Pages Navigation Menu
Categories Navigation Menu

Craftsteak

85 Tenth Avenue (at 15th Street)
(212)400-6699

RESTAURANT: CRAFTSTEAK
VIBE:  MEATPACKING ELEGANCE
OCCASSION: CLOSING A DEAL (BUSINESS OR PLEASURE)
DON’T MISS DISH:  WAGYU BEEF (ANY CUT WILL DO!)
DON’T BOTHER DISH:   ROASTED JERUSALEM ARTICHOKE
PRICE: EXPENSIVE
RESTAURANT GIRL RATES (1-10): 6.5

As the dirt continues to settle from the onslaught of mega-restaurants fashioned with sky high ceilings, super-sized Buddhas and Asian fusion fancies, the Meatpacking District has overnight become a Vegas-like restaurant row.  A disappointing visit to the much-anticipated opening of Buddha Bar (official American outpost of the infamous French hotspot) which included less than mediocre sushi, out of place lamb chops that spoke to neither my French nor Asian sensibilities, and an offensively microscopic droplet of tasteless tuna tartare, caused me to dismiss the Meatpacking District as an aural amusement park with very short culinary legs to stand on.

I had little hope that Craftsteak, which had ironically first opened in Las Vegas, would feel like anything but a virtual experience of what it might actually be like to eat at one of celebrity chef Tom Colicchio’s “authentic” Gramercy Craft restauarants.  Imagine my surprise when I entered the sexy two-story space to find not a Buddha, gargantuan accent or even DJ anywhere in sight.   Separated from the dining room by a impressive bi-level glass wine vault, the dramatic yet understated front entrance lounge with its dark wood tables and simple red votives, dedicated itself to the lunch crowd and evening walk-ins (no reservation necessary) as well as an ice-packed raw bar overflowing with oysters a plenty, shrimp, king crabs and crudo (sushi style fish).

Decked with exposed brick walls, steel columns and a remarkable Hudson River view (catch the sunset), a decidedly airy and masculine main dining room lent itself to a uniquely serene MeatPacking experience.   As I sunk into a pillowy soft off-white leather banquette big enough for two and sipped on a glass of Riesling (from a 1000 bottle wine collection), I settled in for a lesson in the finer things of all things beef.


But first, I thought I’d ease my way in with a surprisingly memorable mixed lettuce salad, a blend of freshly-plucked earthy leaves folded into a lively red wine vinaigrette.  Then came a silky snapper sashimi delicately dressed in flecked pepper, lemon rind and olive oil, a dish that proved Craftsteak took its seafood seriously.

Now I was ready to delve into the wondrous world of beef, that is if only I knew the difference between corn-fed and grass-fed beef.  Luckily for blissfully ignorant carnivores like myself, Craftsteak had a waitstaff of apparent steak sommeliers on hand, eager and willing to break down the lengthy list of meaty choices into digestible terms, according to lineage, feed and cut.  I also called the kitchen and got the inside scoop from celebrity chef, Chris Albrecht, which is like talking to George Clooney (if you’re a foodie).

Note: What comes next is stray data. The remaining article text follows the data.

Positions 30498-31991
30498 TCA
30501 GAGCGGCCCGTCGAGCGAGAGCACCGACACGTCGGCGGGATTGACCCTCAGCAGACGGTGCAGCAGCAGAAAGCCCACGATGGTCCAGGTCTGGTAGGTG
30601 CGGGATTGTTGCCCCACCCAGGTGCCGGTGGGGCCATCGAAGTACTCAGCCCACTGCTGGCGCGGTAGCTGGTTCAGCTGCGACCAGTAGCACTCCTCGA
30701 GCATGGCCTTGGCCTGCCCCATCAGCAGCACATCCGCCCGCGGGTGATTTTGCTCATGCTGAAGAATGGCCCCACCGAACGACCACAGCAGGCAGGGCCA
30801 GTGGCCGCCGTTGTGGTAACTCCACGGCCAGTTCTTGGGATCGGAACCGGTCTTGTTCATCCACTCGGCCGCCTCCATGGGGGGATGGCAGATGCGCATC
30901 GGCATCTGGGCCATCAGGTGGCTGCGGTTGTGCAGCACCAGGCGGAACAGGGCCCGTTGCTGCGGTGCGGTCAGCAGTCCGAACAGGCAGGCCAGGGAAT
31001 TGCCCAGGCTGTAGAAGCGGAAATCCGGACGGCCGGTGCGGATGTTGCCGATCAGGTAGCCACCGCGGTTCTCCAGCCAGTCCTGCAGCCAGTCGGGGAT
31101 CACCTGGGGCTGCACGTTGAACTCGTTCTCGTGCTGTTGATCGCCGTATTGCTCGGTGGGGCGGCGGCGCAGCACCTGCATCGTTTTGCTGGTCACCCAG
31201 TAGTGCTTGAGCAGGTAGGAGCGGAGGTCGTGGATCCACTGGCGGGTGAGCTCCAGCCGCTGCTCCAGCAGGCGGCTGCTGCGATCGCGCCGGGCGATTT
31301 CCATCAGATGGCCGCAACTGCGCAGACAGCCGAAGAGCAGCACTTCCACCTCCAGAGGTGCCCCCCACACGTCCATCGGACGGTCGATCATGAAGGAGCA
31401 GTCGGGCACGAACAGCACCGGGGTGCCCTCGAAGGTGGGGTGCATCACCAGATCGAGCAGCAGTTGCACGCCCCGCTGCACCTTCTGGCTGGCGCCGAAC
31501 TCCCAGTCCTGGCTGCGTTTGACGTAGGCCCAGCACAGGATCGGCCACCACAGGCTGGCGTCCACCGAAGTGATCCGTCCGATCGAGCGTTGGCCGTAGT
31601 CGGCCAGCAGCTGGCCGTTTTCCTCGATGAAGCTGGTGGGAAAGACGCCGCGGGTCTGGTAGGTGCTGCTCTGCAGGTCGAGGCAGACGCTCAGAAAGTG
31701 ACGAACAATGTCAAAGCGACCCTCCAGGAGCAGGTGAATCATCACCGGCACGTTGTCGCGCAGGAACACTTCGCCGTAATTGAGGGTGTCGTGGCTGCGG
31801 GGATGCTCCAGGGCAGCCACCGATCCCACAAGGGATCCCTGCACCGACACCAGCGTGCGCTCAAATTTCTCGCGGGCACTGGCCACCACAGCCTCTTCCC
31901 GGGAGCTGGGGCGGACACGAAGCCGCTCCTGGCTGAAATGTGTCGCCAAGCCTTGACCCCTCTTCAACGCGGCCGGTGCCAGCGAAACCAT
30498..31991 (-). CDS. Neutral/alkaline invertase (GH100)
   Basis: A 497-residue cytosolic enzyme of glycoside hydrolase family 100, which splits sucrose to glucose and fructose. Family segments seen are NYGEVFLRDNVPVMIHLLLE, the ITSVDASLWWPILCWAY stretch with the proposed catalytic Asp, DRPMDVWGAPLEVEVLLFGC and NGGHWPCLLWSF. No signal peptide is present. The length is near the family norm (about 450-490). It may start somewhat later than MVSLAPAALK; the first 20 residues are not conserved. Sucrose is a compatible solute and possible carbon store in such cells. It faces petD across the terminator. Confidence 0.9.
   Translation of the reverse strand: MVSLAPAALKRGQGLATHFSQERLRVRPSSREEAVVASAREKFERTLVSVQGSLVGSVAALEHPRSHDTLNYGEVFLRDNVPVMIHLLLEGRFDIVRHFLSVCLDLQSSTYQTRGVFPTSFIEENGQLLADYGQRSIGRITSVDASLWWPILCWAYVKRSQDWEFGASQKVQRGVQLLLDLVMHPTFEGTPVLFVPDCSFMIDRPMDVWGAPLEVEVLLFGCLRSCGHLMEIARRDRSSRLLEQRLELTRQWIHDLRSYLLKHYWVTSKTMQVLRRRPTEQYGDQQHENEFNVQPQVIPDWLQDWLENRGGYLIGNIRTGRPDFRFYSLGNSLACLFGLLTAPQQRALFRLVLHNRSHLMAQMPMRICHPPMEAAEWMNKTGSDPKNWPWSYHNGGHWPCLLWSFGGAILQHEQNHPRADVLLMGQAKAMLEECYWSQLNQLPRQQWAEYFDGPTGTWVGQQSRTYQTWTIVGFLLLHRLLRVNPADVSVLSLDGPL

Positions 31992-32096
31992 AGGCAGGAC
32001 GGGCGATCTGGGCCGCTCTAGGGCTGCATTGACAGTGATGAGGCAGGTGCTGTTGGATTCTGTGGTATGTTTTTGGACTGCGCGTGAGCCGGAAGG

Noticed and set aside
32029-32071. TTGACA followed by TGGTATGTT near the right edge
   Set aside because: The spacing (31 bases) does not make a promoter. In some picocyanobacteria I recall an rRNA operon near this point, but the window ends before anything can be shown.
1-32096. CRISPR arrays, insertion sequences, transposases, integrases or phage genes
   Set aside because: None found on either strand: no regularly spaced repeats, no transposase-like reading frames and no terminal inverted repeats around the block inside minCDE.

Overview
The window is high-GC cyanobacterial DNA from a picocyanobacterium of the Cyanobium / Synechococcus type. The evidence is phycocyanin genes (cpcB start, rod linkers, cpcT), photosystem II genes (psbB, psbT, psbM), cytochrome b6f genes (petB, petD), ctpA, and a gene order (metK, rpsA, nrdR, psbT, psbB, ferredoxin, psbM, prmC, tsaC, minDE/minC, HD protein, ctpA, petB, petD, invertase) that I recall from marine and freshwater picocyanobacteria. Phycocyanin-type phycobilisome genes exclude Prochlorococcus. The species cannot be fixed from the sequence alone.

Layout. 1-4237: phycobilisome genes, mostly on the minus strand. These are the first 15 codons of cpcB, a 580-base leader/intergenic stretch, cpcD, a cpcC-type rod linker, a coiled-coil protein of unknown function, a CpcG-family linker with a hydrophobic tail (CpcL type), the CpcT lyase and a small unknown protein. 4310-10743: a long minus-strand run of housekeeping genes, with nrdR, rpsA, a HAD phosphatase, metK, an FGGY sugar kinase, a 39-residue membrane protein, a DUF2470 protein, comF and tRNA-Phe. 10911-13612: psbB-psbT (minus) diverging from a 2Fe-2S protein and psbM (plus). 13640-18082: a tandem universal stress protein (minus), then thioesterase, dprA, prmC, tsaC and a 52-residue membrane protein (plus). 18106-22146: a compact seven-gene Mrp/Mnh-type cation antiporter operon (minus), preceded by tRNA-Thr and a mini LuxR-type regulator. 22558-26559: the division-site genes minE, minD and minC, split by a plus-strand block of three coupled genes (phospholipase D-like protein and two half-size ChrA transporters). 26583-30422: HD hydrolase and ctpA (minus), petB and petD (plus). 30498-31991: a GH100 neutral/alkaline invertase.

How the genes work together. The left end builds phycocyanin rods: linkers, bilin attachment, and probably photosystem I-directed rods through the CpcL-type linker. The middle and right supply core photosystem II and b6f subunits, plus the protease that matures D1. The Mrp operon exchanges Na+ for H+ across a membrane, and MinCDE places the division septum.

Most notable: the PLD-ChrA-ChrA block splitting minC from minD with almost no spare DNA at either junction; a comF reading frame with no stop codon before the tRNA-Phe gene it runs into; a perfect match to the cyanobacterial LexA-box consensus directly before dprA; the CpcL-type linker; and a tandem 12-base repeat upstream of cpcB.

SO HERE’S BEEF IN TRANSLATION: THE ESSENTIALS
**Note the eery comparisons to wine tasting

  • CORN-FED BEEF – A rich & sweet beef that naturally varies according to both cut and breed.
  • GRASS-FED BEEF – A minerally and deep-flavored beef, typically leaner.
  • PREMIUM HEREFORD BEEF (House Dry-Aged New York Strip) – Aged in house, this marbleized and characteristically tender beef is aged anywhere from 28 to 56 days.  As it ages, it becomes both increasingly intense and nutty.
  • HAWAIIAN GRASS-FED – Evokes mineral notes.  A distinctly green, almost oniony flavor.
  • BLACK ANGUS BEEF – A marbleized rich flavor, but notably leaner than the Hereford breed.
  • WAGYU BEEF FROM SNAKE RIVER FARM (Think the Kobe beef of Australia) – A marbleized succulent and strangely toothsome steak graded on a Japanese scale 5-10, according to marbleization.  Tip: The higher the grade, the more $$ signs.

The temptation of Wagyu was too great to resist.  I chose to feast on a stunning Wagyu flat iron (grade 6), an intensely flavorful peice of meat.  Next was a savory-and-sweet Wagyu filet mignon so tender it rendered my knife virtually useless.  Though the roasted Jerusalem artichokes paled against the tasty backdrop of my entree, the crispy hen of woods and smoky morel mushrooms were the perfect complement to a rather civilized steak, a welcome change from the usual weighty sides of creamed spinach and hash browns.

By some miracle still beyond my comprehension, I found room for dessert.  A warm pot of rich and velvety thick chocolate souffle accompanied by a distinguished pistachio ice cream flecked with pistachio nuts finished the job.

Until we eat again,

Restaurant Girl

Leave a Comment

Your email address will not be published.